Happy Tuesday! I mentioned in my last post that I was picking up Shari Lapena’s newest release, A Stranger in the House for the Spookathon readathon that’s currently going on. I got into this book pretty quickly, reading the first 100-ish pages without really realizing it. Unfortunately, I started rolling my eyes before the 100 page mark, and probably should have quit while I was ahead.
Happy October! I can’t believe we’re halfway thru the best month of the year! But, that only means that it’s time to read all the spooky books we can get our hands on. Luckily, Lala at Booksandlala on YouTube makes that super easy each year by holding the Spookathon. This runs from October 16-22, and while there are challenges, the only thing you need to do to participate is read spooky books. Count me in! Here are the books I’m hoping to get to during the week.
Happy Thursday! I love when I read a book that I can’t stop thinking about — I just want to hand it to anyone who will listen. On the other hand, that same feeling makes me not want to read something new, sometimes for weeks at a time. The past few weeks have been full of amazing books that have been getting tons of hype this year: Celeste Ng’s Little Fire Everywhere and Jami Attenberg’s All Grown Up.
Muck Rack makes it simple to find people, tweets, or articles that mention any name, keyword, company, hashtag etc. We've compiled this guide to help you make the most of your search.
Selecting a term
Start searching tweets, articles from media outlets, articles mentioned in tweets, journalists'
names, titles and bios with some suggested searches:
Companies or Topics (e.g. iPhone, Microsoft)
Phrases (e.g. "cloud computing") — use quotes to keep the terms together
Twitter handles (e.g. @username) — returns those who have mentioned or replied to
Names (e.g. "David Pogue")
Hashtags (e.g. #sxsw, #london2012)
Bio details (e.g. vegan, Olympics, father)
Muck Rack's Advanced Search allows for many boolean operators.
Find results that mention multiple specified terms, use AND or
+. For example, ensure each result contains both Elon Musk and Mark Zuckerberg by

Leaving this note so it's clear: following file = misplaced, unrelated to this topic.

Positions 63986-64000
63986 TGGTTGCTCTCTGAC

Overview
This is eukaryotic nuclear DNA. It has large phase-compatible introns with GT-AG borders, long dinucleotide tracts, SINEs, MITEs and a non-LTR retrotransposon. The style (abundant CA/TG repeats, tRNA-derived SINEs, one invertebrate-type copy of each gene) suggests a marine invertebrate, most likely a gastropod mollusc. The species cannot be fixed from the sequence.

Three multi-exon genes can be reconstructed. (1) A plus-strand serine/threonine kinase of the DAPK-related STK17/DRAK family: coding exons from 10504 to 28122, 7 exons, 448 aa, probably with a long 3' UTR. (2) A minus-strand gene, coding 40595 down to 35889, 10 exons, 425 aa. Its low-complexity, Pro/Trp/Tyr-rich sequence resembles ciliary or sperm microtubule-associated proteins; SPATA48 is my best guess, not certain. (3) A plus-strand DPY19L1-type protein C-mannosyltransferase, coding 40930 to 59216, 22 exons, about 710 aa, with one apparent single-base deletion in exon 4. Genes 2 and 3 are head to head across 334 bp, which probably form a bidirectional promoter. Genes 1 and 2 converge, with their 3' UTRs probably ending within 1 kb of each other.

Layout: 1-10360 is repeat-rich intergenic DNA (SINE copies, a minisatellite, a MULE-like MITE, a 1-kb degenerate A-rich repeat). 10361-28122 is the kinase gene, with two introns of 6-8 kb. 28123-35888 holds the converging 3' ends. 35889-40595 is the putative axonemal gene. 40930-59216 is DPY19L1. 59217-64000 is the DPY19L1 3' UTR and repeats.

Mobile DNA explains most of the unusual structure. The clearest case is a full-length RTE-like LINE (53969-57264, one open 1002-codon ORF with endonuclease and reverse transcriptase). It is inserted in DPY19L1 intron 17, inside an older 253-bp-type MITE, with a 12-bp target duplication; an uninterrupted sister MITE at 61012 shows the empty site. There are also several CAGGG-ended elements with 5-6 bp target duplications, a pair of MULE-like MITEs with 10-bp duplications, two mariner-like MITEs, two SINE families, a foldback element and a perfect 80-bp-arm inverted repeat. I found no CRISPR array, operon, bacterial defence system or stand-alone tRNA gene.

searching Musk AND Zuckerberg or Musk + Zuckerberg.
Use the operators OR or , to broaden your search when you'd like either of
multiple terms to appear in results. (This is the default behavior of our search when no operators
are used). For example, results will contain either cake or cookie by searching cake OR cookie or cake,cookie
Use NOT or - to subtract results from your search. For
example, searching Disney will yield results about the Walt Disney Company as well as Walt Disney
World Resort. To exclude mentions of Disney World, search for Disney -World or Disney
When using one of these operators with a phrase, enclose it in quotation marks. For example, you can
find results about smartphones excluding Apple's iPhone 4S by searching smartphone -"iPhone
Exact case matching or punctuation
If you're searching for a brand name or keyword that relies on specific punctuation marks or capitalization, you can
find results that match your exact query by adding matchcase: before the keyword you're searching for, like matchcase:E*TRADE .
Use parentheses to separate multiple
boolean phrases. For example, to find journalists talking about having fun in Disney World or
Disneyland, search for ("disney world" OR disneyland) AND fun.
An asterisk can be used to search for any variation of a root word truncated by the asterisk. For example, searching for admin* will return results for administrator, administration, administer, administered, etc.
A near operator is an AND operator where you can control the distance between the words. You can vary the distance the near operation uses by adding a forward slash and number (between 0-99) such as strawberries NEAR/10 "whipped cream", which means the strawberries must exist within 10 words of "whipped cream".